There should be no premature library closings such as Donnell library, closed in 2008 and still awaiting a replacement. Any library closing should have a binding contract for its prompt replacement with solid assurances, including full up-front payments and financing in place.

There should be no mass sell-offs of libraries. Sales of library properties, if any, should be sequenced so that multiple libraries are not closed at the same time and only when it is in the best interest of the public's library system.

“The knowledge of different literature frees one from the tyranny of a few”
-Jose Marti Plaque on 41St Library Walk

New York’s libraries, the lifeblood of a democracy, have contributed to making our city economically vital and a cultural powerhouse. We must not sacrifice it to shortsighted planning and the interests of powerful developers. We demand protection for public libraries, the city’s trusted place to learn, grow, be inspired, and connect with great minds.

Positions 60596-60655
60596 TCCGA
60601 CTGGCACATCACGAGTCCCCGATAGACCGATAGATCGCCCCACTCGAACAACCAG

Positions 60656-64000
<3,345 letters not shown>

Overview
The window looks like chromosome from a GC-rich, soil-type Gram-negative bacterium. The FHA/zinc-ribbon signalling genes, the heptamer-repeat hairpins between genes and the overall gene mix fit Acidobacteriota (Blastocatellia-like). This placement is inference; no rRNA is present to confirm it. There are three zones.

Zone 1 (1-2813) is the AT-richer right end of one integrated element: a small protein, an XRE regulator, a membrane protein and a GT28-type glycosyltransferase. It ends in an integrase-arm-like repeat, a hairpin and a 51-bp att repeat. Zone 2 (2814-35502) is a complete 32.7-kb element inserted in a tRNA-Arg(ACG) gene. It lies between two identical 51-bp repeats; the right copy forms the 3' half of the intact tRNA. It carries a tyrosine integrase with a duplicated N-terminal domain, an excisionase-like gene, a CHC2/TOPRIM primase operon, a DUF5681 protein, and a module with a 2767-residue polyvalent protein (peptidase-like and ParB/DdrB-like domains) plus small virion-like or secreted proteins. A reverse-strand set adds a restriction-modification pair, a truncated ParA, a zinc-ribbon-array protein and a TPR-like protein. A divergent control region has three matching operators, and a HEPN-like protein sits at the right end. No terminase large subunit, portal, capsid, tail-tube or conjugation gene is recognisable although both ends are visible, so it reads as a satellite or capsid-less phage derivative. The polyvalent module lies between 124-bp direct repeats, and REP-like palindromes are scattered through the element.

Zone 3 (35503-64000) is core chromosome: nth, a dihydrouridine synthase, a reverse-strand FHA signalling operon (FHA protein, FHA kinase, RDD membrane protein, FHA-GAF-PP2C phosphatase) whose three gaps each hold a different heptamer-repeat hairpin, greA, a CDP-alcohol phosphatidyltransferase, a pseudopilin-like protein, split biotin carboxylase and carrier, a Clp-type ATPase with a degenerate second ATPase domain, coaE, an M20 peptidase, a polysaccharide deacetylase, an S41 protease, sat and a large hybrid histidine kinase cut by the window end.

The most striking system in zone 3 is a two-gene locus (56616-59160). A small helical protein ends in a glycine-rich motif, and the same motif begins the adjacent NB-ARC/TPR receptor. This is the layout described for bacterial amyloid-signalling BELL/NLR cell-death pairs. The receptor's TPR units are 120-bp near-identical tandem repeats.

Relevant articles:
• New York Times: Critic’s Notebook- In Renderings for a Library Landmark, Stacks of Questions, by Michael Kimmelman, January 29, 2013.
• Wall Street Journal: Undertaking Its Destruction, by Ada Louise Huxtable, December 3, 2012.
• Noticing New York: New City-Wide Policy Makes Generation Of Real Estate Deals The Library System’s Primary Purpose, by Michael D. D. White, January 31, 2013.
• Center For An Urban Future: Report - Branches of Opportunity, by David Giles, January 2013

Monday, February 4, 2013

NLRB: School Bus Strike Legal; Drivers Fight NYC Disinformation